In three weeks in January, scientists note, more than the equivalent of the entire average annual flow of the Colorado River fell as snow onto the Sierra Nevada. And it didn’t stop there. By April the Mono Basin watershed had seen snowfall equivalent to four drought winters—2012, 2013, 2014, and 2015—all stacked on top of each other.
When longer days and warmer temperatures arrived, the snow began to melt and a remarkable runoff season began. The Mono Basin runoff forecast exceeded 200% of average, and it was no surprise that Mono’s tributaries ran high as they filled with immense volumes of melting snow. And then, the high flows lasted week after week—a truly impressive duration. Dynamic pool scouring and channel shaping processes created habitat for fish and wildlife, while overbank flooding, groundwater recharge, and seed dispersal benefited the recovery of the streamside forests. In Lee Vining people remarked on the persistent knocking sound of the stream tumbling boulders below town, while on lower Rush Creek multiple stream channels overflowed, creating a single flowing sheet of water.
The rise is visible in these two photos of the same place
Mono Lake rose rapidly in response to the large streamflows. By July there were times when the lake was rising almost an inch a day—an impressive amount for a lake nearly twice the size of San Francisco. June set a new record for single-month lake rise and July was also impressive. As the lake rose it hid the white alkali shoreline that typified the drought and pushed up into salt grass and shrubs, giving the shoreline a new “rising lake” look. At Old Marina the water flowed back in among the tufa boulders, rejuvenating habitat and almost making the prominent outcrop there an island once again. Out on the flat landbridge the lake’s edge moved daily, eating up shoreline and widening the watery buffer to the nesting islands. Although the lake rose too late to protect the nesting California Gulls this year, the overall rise will be beneficial for the next nesting season.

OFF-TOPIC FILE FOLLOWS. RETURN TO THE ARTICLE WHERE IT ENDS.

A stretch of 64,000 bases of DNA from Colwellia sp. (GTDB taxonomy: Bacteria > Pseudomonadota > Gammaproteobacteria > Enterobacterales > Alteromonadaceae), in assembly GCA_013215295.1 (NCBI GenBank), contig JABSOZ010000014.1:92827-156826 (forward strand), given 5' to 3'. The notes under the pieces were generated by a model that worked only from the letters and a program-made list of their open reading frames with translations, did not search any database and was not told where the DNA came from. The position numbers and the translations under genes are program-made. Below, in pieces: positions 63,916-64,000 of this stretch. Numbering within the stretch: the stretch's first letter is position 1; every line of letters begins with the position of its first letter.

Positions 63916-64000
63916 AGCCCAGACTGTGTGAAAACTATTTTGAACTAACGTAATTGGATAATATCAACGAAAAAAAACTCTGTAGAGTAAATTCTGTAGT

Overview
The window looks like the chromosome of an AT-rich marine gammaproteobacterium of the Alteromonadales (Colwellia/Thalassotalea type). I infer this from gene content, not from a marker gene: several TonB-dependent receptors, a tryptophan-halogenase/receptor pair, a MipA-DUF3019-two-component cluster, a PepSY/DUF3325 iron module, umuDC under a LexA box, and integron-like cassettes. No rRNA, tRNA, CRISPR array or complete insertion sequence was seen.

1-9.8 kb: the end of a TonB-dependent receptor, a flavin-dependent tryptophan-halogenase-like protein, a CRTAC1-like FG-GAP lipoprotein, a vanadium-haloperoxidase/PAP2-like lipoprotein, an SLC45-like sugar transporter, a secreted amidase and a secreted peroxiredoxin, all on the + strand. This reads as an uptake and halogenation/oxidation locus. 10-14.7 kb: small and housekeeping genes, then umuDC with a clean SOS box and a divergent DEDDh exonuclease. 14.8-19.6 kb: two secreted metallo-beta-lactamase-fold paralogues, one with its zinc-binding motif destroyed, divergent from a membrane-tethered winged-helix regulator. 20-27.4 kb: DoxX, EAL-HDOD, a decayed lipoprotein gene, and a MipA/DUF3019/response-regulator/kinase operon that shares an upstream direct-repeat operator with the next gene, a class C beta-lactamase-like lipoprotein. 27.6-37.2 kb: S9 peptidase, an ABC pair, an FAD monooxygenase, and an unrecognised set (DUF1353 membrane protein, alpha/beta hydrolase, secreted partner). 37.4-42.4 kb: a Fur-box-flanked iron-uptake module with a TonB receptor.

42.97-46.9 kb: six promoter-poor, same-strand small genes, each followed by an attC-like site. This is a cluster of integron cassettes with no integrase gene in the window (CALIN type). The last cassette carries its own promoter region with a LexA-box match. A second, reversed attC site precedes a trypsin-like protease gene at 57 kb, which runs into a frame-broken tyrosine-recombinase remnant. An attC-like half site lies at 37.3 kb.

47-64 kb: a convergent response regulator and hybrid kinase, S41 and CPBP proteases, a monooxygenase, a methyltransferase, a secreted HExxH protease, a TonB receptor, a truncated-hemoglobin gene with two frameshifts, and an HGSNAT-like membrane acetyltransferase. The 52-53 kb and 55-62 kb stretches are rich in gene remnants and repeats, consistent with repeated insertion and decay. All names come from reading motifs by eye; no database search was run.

Overall Mono Lake has risen an impressive four and a half feet since the drought-induced low point in December 2016. Let's hope for a similar inflow next spring!